M. Cali

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I was first told I needed to lose weight when I was about 10 years old, and have been scrutinized over what I ate and how much I worked out or didn’t work out since I was about 12. I was pressured to go on diets by the age of 13 because I was constantly told if I lost weight and was skinnier I would be so much happier with my life, and when you are hearing this so often, you start to believe it. By the time I was in high school, I was extremely self conscious and found myself constantly comparing myself to others and began to hear comments about how my jeans looked like they were a little too tight or should I really be wearing something so tight? This constantly reinforced to me that my body wasn’t good enough and I needed to change how I looked. The worst part about this was that these comments were coming from important people in my life that I trusted.

The summer between my freshman and sophomore year was arguably one of the hardest times in my life. My body image issues hit a peak and I felt extremely disconnected from Cal Poly. I was working two jobs and living at home and one of the only people I spoke to most of the summer from Cal Poly was someone who didn’t have my best interest at heart. Throughout the summer I felt we were in a constant competition of who could be the thinnest and this brought me to one of my lowest points. I had begun to regulate myself with food and worked out an obsessive amount. I would shame myself and feel extremely guilty if I ate something that was too many calories or if I didn’t work out as much as I thought I should have. I remember being in tears almost everyday because I wasn’t able to lose the weight I wanted to and I never thought I was thin enough or pretty enough. At first I didn’t see a problem because people were noticing how thin I became and the attention felt good, but I still never felt good enough. I would find imperfections in myself constantly and still compared myself to others that I believed looked better because they were skinnier than me.  As the summer went on I truly saw what I was doing to myself, and I began to experience anxiety attacks almost daily, when this used to be a rare occurrence for me.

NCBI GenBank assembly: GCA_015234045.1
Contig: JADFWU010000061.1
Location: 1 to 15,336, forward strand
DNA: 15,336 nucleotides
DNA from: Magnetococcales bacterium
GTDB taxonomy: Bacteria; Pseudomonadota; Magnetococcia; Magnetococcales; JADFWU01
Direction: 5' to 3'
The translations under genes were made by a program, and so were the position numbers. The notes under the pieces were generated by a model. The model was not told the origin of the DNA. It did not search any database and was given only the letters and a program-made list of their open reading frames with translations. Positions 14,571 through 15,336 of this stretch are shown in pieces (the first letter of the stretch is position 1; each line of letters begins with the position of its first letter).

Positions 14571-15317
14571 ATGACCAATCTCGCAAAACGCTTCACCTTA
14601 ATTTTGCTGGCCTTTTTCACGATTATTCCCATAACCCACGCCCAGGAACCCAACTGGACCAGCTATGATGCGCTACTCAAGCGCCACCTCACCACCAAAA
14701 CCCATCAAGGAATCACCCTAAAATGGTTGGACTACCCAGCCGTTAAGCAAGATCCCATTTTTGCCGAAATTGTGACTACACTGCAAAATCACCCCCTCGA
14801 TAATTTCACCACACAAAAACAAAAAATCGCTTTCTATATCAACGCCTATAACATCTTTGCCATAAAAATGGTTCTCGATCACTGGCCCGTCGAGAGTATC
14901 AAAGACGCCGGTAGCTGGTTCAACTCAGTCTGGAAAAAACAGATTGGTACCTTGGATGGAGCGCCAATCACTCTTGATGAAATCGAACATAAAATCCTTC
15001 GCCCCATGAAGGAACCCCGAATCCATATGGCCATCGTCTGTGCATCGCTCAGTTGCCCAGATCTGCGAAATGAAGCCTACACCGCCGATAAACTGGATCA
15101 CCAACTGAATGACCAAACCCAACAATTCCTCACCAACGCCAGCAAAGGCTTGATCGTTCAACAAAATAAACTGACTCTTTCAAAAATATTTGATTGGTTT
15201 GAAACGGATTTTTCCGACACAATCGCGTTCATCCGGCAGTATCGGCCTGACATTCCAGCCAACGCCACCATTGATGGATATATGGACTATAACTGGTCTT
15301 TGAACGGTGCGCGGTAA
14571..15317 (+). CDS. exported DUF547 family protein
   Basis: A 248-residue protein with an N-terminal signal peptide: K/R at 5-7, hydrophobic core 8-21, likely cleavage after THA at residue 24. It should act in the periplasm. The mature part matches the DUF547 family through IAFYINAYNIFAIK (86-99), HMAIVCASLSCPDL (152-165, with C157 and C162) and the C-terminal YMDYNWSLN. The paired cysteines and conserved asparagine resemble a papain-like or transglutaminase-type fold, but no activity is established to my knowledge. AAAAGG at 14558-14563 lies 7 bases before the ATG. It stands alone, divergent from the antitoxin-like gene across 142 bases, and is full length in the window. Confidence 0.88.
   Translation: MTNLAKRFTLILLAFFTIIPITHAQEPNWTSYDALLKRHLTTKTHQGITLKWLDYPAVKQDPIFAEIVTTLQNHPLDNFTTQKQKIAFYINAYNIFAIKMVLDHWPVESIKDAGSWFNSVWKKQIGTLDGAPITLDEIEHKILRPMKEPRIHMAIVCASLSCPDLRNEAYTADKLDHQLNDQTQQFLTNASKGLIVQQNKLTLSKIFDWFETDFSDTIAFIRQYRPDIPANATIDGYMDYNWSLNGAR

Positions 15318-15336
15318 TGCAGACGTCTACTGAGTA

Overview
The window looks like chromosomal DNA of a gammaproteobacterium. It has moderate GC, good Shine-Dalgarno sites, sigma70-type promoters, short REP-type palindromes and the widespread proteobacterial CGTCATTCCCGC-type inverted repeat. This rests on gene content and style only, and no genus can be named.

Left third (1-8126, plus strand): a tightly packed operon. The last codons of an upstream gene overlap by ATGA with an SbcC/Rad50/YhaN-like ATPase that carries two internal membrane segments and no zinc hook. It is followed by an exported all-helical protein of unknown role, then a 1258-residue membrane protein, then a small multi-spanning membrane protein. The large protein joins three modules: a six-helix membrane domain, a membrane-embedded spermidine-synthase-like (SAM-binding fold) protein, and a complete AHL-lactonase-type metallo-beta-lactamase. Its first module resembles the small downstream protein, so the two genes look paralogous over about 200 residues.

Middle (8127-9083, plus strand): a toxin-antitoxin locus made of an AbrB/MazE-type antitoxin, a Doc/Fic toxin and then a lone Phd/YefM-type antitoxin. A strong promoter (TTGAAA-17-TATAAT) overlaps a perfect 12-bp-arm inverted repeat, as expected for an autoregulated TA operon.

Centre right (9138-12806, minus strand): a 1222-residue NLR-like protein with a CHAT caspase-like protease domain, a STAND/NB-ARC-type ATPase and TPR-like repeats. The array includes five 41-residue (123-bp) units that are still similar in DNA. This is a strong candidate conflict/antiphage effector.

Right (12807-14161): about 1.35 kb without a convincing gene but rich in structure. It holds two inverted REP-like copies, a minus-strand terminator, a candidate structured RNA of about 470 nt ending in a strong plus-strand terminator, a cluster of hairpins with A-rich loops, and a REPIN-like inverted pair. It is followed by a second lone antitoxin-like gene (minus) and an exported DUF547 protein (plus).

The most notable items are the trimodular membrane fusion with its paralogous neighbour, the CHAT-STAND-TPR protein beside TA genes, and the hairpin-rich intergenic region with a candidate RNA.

At one point my family questioned if coming back to Cal Poly was what was best for me, but I fought to come back. The friend I mentioned earlier was my Co for WOW and one of my roommates my sophomore year, and this made the next few months exceedingly hard. I had worked so hard to overcome as much of my obsession over my weight and image as I could, but being back with this person made all the feelings of a competition come back. After WOW, I again experienced extreme anxiety and my family again wanted me to go home, but I wouldn’t. So as I battled these mental issues, I was able to normalize my life as much as I could. I found my best friends and I finally had people I was comfortable opening up to because this wasn’t something I talked to my family about, while they knew I suffered from anxiety, I only have recently even begun to explain to them the mental pain I have felt most of my life. By talking to my friends I was slowly starting to see the value of myself, but I still didn’t always believe it. As the year went on I cannot express how happy I am that I decided to stay at Cal Poly because of the people I was lucky enough to surround myself with and call my best friends.